Our last full day in Rome was packed with expected adventure, the morning we awoke. After a beautiful breakfast in an open air cafe on a side street near our apartment, we moved to the subway. From the previous misadventures in the subway, already addressed and hard lesson learned, we moved down the steps into the belly of the beast. We were on our way to the Vatican. A tad bit confused about our stops and the shortest distance to walk, I asked a man walking by if he spoke English. In clear English, he said yes and asked how could he help us. I told him where we were headed and our morning plan. To our surprise, he worked there! He said he was actually headed to work and we could follow him. Thank you, Lord!
After hopping into the subway, we talked with him about not making reservations to which he informed about some of the lines to the Vatican being a 2-3 hours wait. He also pointed to my wife’s exposed knees and said that she would need a covering to go into the Vatican and they were available around the outside of the Vatican for two Euros. Once we arrived, he referred us to two different touring companies that he thought were the best and even gave Tammy a new (very pretty) leg covering before he dashed off to work.
He was right. The line was extremely long, but we signed up for a tour that told us to meet back at the front office in an hour. Later, we skipped the lines and entered a MUCH packed Vatican. There are no words to the opulence of this place. The frescos and statues and gold gilding are mesmerizing and a bit of a head-scratcher. Could the Catholic church not sell a tenth of this magnificent collection and help millions of people? It just seemed like overkill to me.
I guess the highlight, to me anyway, was to see the grave of the Apostle Peter in his basilica. To stand only feet away from the bones of man who looked into the eyes of Jesus boggles the mind. My wife and I just stood there for a bit and took it in.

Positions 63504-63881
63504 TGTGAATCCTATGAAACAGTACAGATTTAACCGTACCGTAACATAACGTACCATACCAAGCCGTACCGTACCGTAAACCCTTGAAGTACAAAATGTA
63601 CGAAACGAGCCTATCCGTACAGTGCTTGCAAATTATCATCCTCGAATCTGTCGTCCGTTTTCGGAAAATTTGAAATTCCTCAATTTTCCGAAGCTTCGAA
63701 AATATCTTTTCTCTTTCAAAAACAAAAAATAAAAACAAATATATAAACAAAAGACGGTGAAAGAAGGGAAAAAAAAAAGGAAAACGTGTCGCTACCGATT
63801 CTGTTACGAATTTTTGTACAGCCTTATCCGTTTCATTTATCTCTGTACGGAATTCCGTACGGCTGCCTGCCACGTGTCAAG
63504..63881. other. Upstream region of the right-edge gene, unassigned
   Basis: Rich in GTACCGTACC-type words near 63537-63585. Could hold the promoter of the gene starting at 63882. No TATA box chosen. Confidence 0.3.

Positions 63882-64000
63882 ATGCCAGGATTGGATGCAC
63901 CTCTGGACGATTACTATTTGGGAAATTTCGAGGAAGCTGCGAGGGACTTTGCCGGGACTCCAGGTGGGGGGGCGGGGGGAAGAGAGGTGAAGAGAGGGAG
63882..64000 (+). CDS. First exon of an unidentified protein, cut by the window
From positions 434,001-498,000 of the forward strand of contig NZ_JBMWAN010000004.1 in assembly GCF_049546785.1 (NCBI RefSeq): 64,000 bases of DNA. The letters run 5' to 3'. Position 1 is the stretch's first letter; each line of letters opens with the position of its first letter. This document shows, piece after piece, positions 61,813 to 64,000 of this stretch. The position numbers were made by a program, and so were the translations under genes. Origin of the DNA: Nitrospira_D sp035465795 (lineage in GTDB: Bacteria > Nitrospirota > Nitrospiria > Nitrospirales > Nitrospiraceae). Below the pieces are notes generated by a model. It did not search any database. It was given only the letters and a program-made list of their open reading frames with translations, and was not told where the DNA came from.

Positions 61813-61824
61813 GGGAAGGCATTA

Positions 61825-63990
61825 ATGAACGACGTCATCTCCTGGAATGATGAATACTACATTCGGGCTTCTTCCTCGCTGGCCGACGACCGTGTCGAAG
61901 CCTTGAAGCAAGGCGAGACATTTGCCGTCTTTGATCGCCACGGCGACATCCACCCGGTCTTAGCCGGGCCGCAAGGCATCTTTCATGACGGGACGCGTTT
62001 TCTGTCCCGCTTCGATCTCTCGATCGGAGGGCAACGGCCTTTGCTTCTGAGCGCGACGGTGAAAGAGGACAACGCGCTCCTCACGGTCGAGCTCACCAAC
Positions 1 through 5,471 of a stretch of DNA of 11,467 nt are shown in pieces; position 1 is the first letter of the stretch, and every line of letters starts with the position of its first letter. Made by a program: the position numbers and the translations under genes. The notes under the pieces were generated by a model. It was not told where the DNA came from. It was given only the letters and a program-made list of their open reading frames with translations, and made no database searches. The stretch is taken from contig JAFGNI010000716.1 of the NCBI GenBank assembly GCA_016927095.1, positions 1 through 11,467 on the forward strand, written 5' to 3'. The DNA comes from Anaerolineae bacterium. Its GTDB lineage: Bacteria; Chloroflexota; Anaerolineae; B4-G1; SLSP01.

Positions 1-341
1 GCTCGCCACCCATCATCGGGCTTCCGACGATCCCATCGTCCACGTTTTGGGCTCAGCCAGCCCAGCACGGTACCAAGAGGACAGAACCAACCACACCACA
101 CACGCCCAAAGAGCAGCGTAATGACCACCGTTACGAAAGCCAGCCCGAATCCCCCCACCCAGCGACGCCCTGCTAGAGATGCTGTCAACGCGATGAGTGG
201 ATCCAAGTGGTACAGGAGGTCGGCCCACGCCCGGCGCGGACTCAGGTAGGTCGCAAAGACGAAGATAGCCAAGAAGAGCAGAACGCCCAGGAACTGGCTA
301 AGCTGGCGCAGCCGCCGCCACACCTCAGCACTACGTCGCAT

Leaving the Vatican, we had a train to catch but had to eat first. Stopping for a bite at a small little pizza joint called Grano-la cucina di Traiano, we were blown away. This was the BEST pizza and giros we had every tasted, no exaggeration. If you ever find yourself in the Eternal City, find this place. A meal, including drink, is only five Euros. The family who runs the place is more than gracious people who want nothing more than to make their customers happy.
At the train station it can be a little overwhelming. The tickets are purchased at a machine with a touch screen. The process is very simple, but it never hurts to ask for help in such an extremely busy place. We were headed to Anzio Beach. At 2 o’clock in the morning on January 22, 1944, my grandfather came upon the shores of Anzio in what became known as the Battle of Anzio Beachhead during Operation Shingle. My grandfather, R.Z. Brooks, was with the American 5th Army in an armored unit that sweep around the east side of the beach. Germany was caught off guard, but as the tanks of my grandfather’s armored column rolled north of Anzio, they were met head-on with the much superior tanks of German Panzer divisions; however, this was NOT the 5th Army’s first rodeo. They were battle-hardened veterans who fought these Panzers, commanded by General Erwin Rommel, in North Africa. The fighting was intense, but the 5th Army pushed through. The Allies, in total, loss 7,000 killed in combat and over 36,000 wounded. It was a HUGE success to the Allied campaign that swept through Rome and taught valuable lessons that would apply to the later campaign in June called Operation Overlord (the D-Day Invasion). I am extremely proud of being R.Z. Brooks’s grandson, and visiting this hallowed place will forever be in my memory.
Anzio is only an hour ride from Rome by train and has a free military museum that is absolutely a must-see. But just before leaving the museum, the curator asked about my family and I told him the story of my grandfather. His eyes brightened, and he held a finger up for me to wait a moment. Into a side room he went. A few minutes later, he came out with an gorgeous certificate to my grandfather (with his name, rank and unit on it) in appreciation from the city of Anzio. It was signed by the mayor, complete with a serial number. It was a moving experience. Before we went back to the train, I could not help but visit the landing site and get a bottle of sand to remember and honor my grandfather’s courage.
This was truly an unforgettable day.